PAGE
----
An epistolary fantasy novel tells the story of a budding romance quickly placed under supernatural pressures.
Sailor Zebediah Beck meets fighter pilot Tom Caul on the USS Fanning, which is heading home now that World War I has ended. After Zeb assists the seasick Tom, the two share a bunk—though, unlike other men that Zeb has palled around with, his new friend merely sleeps in his arms. The two assume they will part ways when the ship docks, but the aristocratic Tom decides he enjoys farm boy Zeb’s company, even if they make an unlikely pair. After a disastrous stay with Zeb’s family in rural southwest Pennsylvania, and despite Tom’s inclinations, the two go to Tom’s stately home outside Pittsburgh: Prouwder House. Tom’s extended family has gathered for a convocation—incomprehensible to Zeb—to select new members to take up “the Work,” a mysterious duty that preserves the clan’s fortune even as it seems to kill or maim those who perform it. Tom and Zeb finally act on their impulses only to discover the next morning that it is they who have been chosen to do the Work, which entails responding to ethereal screams by leaping through passages in Prouwder House that transport them across the world. These rescue missions take them to a burning building in Chicago, a man hanging from the side of a dirigible in Italy, and imprisoned Jews in Poland. Will Zeb forgive Tom for pressing him into this dangerous service? Will they even make it out alive? The story is presented as alternating entries in the diaries of both men, whose distinct voices Baysinger (Brother-Out-Law, 2018, etc.) admirably renders. The blue-blooded Tom is precise and literary even when complaining of seasickness: “Poseidon take me and this whole damned destroyer, only end my suffering!” Zeb writes in his own rough-hewn vernacular: “He was worse off for a while, but I taught him to keep his eye on the horizon and that helped. We’ve been tradin’ war stories.” Fantasy fans should appreciate the depth the author gives the characters. In truth, the speculative element is far less intriguing than the simple fact of two men from different worlds documenting an illicit relationship in dueling diaries.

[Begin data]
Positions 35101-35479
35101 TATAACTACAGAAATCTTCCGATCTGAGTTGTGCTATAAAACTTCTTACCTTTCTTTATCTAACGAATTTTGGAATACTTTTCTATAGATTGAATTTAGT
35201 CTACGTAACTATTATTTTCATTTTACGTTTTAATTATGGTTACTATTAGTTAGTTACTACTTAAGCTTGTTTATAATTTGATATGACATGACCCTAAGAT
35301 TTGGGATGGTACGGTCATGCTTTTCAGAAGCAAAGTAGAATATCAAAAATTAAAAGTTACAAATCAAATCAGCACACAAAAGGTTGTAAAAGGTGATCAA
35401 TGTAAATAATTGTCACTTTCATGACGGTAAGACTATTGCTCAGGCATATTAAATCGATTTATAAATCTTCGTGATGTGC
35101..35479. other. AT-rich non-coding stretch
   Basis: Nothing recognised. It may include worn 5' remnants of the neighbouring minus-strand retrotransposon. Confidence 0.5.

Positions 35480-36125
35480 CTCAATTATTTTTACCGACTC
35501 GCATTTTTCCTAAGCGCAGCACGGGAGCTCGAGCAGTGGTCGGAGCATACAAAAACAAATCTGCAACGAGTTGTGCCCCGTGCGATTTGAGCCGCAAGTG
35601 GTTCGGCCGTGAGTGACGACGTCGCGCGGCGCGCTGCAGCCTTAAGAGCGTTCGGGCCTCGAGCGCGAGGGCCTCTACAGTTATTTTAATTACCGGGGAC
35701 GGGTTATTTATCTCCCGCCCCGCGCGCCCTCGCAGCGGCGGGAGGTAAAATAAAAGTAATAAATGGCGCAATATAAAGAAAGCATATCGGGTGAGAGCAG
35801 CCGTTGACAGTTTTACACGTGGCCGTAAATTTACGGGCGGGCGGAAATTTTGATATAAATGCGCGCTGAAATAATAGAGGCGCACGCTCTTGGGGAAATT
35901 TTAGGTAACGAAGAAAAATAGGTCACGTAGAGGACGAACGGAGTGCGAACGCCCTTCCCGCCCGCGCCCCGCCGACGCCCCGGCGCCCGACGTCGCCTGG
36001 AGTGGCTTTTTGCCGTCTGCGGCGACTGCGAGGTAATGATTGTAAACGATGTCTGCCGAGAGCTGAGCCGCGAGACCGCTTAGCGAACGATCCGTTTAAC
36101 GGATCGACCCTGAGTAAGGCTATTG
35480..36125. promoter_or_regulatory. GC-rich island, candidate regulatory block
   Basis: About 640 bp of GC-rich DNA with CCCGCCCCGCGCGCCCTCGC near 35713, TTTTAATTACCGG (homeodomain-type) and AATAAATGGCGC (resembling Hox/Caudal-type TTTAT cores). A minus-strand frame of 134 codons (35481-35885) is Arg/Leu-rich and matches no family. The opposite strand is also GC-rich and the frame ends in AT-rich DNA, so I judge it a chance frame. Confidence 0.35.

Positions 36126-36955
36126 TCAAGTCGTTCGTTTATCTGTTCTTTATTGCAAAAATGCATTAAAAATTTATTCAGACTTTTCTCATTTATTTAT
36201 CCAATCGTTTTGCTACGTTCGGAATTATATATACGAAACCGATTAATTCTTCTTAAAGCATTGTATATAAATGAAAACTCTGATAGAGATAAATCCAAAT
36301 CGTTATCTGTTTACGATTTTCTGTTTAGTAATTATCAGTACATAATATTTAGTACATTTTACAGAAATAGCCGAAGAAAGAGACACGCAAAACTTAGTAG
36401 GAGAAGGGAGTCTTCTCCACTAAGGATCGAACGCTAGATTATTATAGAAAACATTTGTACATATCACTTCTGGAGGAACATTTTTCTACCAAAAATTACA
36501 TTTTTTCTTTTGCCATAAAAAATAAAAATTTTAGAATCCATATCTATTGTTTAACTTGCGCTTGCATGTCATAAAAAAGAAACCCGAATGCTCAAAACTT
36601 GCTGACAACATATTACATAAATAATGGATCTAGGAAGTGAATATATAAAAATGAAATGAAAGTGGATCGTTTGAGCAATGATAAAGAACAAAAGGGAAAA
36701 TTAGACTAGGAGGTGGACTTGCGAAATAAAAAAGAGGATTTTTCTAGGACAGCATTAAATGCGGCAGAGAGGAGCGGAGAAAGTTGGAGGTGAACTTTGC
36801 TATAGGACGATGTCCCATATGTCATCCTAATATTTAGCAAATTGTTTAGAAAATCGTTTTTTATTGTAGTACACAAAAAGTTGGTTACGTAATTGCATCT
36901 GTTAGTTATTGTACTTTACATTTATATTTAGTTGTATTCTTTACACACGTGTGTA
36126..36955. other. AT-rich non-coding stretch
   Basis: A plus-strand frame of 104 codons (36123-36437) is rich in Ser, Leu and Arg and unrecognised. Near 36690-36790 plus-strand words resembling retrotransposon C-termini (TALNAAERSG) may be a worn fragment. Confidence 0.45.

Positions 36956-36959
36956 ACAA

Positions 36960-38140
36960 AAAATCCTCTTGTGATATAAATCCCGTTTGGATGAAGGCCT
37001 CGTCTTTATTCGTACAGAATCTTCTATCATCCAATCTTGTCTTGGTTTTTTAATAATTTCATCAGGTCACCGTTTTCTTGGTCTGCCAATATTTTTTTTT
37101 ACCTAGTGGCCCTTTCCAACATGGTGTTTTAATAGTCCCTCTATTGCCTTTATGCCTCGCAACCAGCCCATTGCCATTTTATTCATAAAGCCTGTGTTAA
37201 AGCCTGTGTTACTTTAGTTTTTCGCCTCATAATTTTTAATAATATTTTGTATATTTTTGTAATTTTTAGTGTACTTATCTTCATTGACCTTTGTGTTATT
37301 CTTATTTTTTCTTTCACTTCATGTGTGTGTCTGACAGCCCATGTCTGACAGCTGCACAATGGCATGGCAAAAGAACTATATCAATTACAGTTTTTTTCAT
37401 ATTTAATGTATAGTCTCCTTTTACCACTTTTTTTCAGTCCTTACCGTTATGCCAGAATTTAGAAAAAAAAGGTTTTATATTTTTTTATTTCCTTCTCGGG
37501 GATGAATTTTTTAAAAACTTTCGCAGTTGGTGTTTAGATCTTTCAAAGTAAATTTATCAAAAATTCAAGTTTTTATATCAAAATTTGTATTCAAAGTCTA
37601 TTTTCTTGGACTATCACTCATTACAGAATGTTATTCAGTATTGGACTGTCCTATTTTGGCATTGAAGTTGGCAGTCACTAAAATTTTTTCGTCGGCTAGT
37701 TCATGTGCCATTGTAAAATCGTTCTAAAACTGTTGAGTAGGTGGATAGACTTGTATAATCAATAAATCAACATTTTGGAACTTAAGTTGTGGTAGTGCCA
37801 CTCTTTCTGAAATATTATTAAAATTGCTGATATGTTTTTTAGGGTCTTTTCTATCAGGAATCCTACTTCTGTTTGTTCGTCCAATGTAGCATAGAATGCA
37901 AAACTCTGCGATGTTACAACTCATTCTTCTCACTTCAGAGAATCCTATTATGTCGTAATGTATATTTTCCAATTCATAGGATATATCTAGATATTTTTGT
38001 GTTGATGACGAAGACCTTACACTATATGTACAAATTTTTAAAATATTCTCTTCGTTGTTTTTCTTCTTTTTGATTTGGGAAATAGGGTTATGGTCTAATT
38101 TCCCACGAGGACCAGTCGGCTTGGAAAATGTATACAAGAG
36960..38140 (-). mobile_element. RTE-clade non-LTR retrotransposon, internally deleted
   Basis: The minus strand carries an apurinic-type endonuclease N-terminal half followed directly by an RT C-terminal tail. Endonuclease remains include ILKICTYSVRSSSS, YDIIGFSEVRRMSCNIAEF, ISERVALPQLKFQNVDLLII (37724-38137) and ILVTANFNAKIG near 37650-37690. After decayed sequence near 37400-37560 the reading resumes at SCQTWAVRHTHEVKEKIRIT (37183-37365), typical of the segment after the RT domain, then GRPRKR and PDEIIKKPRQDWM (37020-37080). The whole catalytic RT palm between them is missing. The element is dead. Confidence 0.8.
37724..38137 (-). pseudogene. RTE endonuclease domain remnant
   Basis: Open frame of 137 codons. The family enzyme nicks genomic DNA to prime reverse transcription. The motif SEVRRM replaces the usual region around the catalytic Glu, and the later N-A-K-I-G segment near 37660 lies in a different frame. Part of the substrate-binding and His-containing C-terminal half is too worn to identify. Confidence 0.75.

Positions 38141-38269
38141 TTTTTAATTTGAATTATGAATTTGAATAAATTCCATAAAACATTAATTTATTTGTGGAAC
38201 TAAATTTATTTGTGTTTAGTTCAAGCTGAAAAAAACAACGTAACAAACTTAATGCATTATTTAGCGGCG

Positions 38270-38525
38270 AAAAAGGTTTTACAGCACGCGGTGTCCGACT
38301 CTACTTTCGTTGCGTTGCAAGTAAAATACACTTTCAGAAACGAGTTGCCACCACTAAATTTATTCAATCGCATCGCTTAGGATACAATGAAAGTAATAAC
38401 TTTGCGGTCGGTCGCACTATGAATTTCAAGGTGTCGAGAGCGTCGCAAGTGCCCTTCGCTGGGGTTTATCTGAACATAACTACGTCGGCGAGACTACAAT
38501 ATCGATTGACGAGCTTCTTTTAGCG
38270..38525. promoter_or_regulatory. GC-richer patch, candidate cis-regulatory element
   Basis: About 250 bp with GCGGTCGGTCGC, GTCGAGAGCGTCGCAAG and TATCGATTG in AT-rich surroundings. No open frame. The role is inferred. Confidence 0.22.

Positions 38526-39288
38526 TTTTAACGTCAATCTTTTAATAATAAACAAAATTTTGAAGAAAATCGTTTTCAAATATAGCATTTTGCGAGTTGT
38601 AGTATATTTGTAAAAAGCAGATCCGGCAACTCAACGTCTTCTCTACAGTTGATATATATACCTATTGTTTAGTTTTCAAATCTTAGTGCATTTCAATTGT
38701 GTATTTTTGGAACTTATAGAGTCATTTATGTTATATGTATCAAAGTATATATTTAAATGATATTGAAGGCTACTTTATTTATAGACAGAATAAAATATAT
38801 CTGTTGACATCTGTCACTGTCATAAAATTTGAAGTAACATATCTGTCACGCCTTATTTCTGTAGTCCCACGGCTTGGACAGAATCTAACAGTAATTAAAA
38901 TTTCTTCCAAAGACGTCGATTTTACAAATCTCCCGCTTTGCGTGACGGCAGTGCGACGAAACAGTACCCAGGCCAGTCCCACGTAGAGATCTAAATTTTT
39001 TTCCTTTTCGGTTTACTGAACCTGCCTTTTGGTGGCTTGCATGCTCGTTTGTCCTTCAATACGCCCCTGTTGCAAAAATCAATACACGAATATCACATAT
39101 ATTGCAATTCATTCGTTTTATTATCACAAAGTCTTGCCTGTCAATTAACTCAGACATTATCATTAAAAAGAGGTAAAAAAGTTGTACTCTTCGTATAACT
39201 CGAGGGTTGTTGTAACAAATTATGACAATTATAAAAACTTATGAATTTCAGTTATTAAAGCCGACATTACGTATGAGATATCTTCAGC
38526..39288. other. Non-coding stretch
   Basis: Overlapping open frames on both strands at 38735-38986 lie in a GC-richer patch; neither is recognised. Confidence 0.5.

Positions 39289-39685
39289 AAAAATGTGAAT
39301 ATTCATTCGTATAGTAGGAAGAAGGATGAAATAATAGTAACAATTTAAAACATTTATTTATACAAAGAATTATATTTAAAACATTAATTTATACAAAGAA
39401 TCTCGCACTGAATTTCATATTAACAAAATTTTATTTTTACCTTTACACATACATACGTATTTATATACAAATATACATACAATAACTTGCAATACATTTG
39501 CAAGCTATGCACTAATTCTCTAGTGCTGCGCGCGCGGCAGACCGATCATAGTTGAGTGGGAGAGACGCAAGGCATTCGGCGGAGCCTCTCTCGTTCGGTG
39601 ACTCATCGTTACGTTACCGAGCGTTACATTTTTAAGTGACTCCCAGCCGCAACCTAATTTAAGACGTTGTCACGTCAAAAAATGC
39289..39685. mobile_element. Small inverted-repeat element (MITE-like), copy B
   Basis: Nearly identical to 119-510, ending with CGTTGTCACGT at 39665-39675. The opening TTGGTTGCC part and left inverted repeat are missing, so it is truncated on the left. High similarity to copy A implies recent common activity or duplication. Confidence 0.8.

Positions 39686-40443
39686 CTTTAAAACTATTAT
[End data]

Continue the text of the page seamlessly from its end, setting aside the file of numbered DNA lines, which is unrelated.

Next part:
An original tale about selfish love and selfless work.